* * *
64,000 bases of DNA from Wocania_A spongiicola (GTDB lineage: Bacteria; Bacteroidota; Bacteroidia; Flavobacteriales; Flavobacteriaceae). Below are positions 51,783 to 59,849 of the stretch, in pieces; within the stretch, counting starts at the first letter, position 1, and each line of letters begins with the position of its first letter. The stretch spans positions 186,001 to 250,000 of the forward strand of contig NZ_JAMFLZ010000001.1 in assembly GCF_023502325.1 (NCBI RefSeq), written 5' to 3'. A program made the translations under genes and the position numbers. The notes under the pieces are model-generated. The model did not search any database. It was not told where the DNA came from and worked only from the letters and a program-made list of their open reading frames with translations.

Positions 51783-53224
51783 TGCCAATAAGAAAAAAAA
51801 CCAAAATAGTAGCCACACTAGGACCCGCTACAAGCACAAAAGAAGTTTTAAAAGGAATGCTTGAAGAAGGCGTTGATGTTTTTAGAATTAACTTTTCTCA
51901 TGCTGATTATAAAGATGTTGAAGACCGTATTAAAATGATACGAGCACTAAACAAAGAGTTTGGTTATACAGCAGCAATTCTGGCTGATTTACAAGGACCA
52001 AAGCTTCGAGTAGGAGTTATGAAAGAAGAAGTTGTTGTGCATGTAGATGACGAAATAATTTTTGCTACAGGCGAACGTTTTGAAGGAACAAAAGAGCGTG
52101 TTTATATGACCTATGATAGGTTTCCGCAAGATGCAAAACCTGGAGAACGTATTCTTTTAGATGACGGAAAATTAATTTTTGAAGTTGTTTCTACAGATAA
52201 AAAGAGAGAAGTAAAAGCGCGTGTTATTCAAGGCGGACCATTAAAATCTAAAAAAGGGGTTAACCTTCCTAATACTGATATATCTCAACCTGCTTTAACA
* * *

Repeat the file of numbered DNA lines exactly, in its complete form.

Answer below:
64,000 bases of DNA from Wocania_A spongiicola (GTDB lineage: Bacteria; Bacteroidota; Bacteroidia; Flavobacteriales; Flavobacteriaceae). Below are positions 51,783 to 59,849 of the stretch, in pieces; within the stretch, counting starts at the first letter, position 1, and each line of letters begins with the position of its first letter. The stretch spans positions 186,001 to 250,000 of the forward strand of contig NZ_JAMFLZ010000001.1 in assembly GCF_023502325.1 (NCBI RefSeq), written 5' to 3'. A program made the translations under genes and the position numbers. The notes under the pieces are model-generated. The model did not search any database. It was not told where the DNA came from and worked only from the letters and a program-made list of their open reading frames with translations.

Positions 51783-53224
51783 TGCCAATAAGAAAAAAAA
51801 CCAAAATAGTAGCCACACTAGGACCCGCTACAAGCACAAAAGAAGTTTTAAAAGGAATGCTTGAAGAAGGCGTTGATGTTTTTAGAATTAACTTTTCTCA
51901 TGCTGATTATAAAGATGTTGAAGACCGTATTAAAATGATACGAGCACTAAACAAAGAGTTTGGTTATACAGCAGCAATTCTGGCTGATTTACAAGGACCA
52001 AAGCTTCGAGTAGGAGTTATGAAAGAAGAAGTTGTTGTGCATGTAGATGACGAAATAATTTTTGCTACAGGCGAACGTTTTGAAGGAACAAAAGAGCGTG
52101 TTTATATGACCTATGATAGGTTTCCGCAAGATGCAAAACCTGGAGAACGTATTCTTTTAGATGACGGAAAATTAATTTTTGAAGTTGTTTCTACAGATAA
52201 AAAGAGAGAAGTAAAAGCGCGTGTTATTCAAGGCGGACCATTAAAATCTAAAAAAGGGGTTAACCTTCCTAATACTGATATATCTCAACCTGCTTTAACA